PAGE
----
MICHEL MARTIN, HOST:
And now to matters of personal finance. We've probably all heard of seniors who've been victimized by investment schemes, credit card and life insurance scams. It turns out that some of this has to do with who seniors turn to for financial advice. If you do an Internet search of the phrase financial advisors for seniors, you might find 50 different titles, including certified senior advisor or elder care asset protection specialist. But it's hard to know if these so-called experts actually have the proper training and accreditation to help seniors with their money.
So Congress asked the Consumer Financial Protection Bureau to look into this. They did, and they have a new report out. Here to tell us more is Stacy Canan with the Consumer Financial Protection Bureau. She's here with us in our Washington, D.C., studios. Welcome, thank you so much for joining us.
STACY CANAN: Thanks, Michel, nice to be here.
MARTIN: So let's take a step back here and talk about how many people you think are affected by confusion over these kinds of designations.
CANAN: Well, I'll tell you right now there are 50 million seniors in the United States. So potentially, you know, a large portion of them...
MARTIN: All of them, it could be all of them.
CANAN: Exactly right. And not only that the demographics are dramatically changing. So the problem is just going to continue and continue unless something is done about this.
MARTIN: Is it your view, is it the view of the agency, that there are people who are actively trying to mislead seniors that they have some special expertise, and they don't? Or is this a matter of marketing, that people are just trying to signal that they're particularly interested in helping seniors? I mean what do you think it is?
CANAN: Well, that's a really good question. So, two parts. The first is yes, there absolutely are some financial advisors that are using the designations just for marketing purposes and they don't really have the substantive expertise and training to back up what that designation implies to investors. And then there are some who, yes, who want to market to older investors and help them.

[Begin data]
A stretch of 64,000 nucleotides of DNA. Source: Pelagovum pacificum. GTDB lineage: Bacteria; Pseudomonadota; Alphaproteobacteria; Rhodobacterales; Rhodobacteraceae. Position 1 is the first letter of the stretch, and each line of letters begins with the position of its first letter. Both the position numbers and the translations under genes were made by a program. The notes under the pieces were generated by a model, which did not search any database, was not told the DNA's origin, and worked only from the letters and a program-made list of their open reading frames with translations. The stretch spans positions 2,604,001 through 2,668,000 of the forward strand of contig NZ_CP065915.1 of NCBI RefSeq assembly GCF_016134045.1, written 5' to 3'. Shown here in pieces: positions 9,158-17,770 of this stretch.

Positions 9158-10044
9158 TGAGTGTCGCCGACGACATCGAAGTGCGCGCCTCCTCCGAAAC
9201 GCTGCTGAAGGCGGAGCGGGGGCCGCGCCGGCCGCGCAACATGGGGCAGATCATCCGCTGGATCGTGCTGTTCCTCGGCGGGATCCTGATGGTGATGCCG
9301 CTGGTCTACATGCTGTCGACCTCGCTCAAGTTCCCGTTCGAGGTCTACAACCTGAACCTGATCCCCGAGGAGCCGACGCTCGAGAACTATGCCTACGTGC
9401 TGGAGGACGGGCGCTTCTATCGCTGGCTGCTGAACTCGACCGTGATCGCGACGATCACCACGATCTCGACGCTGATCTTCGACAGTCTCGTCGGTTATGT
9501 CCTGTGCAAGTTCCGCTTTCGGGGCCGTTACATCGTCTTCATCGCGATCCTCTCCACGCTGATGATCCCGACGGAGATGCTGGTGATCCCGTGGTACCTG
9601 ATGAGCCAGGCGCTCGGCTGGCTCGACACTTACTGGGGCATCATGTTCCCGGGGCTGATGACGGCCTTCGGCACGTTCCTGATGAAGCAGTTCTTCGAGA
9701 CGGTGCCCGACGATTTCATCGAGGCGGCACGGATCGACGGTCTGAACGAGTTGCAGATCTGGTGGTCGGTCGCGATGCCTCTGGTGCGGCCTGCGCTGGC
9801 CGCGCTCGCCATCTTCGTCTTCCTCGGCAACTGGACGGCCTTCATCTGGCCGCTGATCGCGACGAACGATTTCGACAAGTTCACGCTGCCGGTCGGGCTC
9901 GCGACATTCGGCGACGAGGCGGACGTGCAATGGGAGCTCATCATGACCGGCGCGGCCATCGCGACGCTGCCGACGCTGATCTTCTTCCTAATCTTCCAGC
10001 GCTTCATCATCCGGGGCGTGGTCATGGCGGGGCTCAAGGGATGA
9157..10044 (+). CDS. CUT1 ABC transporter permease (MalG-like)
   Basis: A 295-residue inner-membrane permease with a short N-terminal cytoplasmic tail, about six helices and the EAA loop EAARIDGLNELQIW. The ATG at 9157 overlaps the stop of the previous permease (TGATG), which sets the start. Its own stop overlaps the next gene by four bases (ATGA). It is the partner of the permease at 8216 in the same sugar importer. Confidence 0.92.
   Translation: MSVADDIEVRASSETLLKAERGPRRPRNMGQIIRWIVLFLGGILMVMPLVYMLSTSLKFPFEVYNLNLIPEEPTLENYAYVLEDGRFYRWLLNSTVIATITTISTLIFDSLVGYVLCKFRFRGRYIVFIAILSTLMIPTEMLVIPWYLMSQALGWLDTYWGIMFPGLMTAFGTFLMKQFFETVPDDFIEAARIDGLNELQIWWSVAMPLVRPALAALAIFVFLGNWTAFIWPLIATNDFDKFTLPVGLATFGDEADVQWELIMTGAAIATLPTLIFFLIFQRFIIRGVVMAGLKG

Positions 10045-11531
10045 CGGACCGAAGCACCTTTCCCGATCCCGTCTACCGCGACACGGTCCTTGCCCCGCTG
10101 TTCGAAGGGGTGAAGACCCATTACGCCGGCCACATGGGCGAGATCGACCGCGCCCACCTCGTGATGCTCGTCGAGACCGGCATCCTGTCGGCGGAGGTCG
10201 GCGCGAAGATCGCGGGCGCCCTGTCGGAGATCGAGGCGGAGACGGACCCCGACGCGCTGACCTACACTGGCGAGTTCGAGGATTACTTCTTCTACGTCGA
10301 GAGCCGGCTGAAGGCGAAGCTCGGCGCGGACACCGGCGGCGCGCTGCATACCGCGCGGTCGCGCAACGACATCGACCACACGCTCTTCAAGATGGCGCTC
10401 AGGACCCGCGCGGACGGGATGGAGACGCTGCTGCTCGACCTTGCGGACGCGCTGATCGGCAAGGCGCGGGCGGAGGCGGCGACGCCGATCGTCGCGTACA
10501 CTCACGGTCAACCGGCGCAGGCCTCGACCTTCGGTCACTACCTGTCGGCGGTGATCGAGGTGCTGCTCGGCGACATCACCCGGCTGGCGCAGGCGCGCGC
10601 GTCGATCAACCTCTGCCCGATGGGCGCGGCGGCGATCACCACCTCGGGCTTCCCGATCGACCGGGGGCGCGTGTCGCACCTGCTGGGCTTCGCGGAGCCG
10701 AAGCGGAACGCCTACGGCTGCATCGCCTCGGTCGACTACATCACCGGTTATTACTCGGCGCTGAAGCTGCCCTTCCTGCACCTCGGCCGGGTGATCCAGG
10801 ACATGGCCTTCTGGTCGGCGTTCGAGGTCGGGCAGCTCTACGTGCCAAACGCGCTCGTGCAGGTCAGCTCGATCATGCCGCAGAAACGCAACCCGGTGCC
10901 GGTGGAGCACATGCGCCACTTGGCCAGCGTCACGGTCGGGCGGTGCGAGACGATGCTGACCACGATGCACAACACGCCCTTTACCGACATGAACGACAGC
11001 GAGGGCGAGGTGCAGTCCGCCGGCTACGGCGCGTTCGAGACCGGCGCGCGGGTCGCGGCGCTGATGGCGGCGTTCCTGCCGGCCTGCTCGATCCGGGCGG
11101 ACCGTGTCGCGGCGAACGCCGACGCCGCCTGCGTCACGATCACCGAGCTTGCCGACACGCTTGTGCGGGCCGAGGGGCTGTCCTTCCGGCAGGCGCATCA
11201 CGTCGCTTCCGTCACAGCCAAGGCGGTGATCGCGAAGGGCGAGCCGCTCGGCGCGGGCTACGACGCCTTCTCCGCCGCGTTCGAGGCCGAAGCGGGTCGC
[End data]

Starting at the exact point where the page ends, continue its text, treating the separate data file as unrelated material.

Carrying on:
And matter of fact, when we were preparing the report, someone once mentioned to me, well, you know, are you going to be recommending that all these senior designations be prohibited or banned? And our answer, of course not. You know, older people do need sound financial advice. What we said and what we found in the report is that the problem is when there isn't any transparency.
MARTIN: I think it's fair to say that a lot of people are confused by the designations of people who present themselves as financial advisors. Is there something you're particularly concerned about with seniors?
CANAN: Well, what we're concerned about, I'll tell you, this is what we know. We know that people today who are entering into retirement are less well-off than people were years ago. They've saved less; they're carrying more debt into their retirement years. They're in some ways sort of desperate to make sure that whatever money they have, large or small, that it's protected, that it's invested wisely.
And we also know that they are unprepared for handling the kinds of financial decisions that have to be made. So we know that they're going to be turning to financial advisors more and more.
MARTIN: Well, are they more likely to be victims of fraud than other segments of the population, for example?
CANAN: Oh, absolutely. What we know, and we cite this in the report, the AARP did a study showing that the mean age of someone who has suffered from investment fraud is 69 years old. Older people are actually being targeted for this kind of bad practices.
And just so that I'm clear. You know, what we found is not that all financial advisors in fraudulent conduct. That is a problem, however, that that has been reported. Other regulators in the industry have found some really egregious instances of fraud. But it's also that seniors deserve the right to understand whether they're entrusting their life savings to someone who's only had a weekend seminar versus spent months or even years of training to learn how to give adequate financial advice.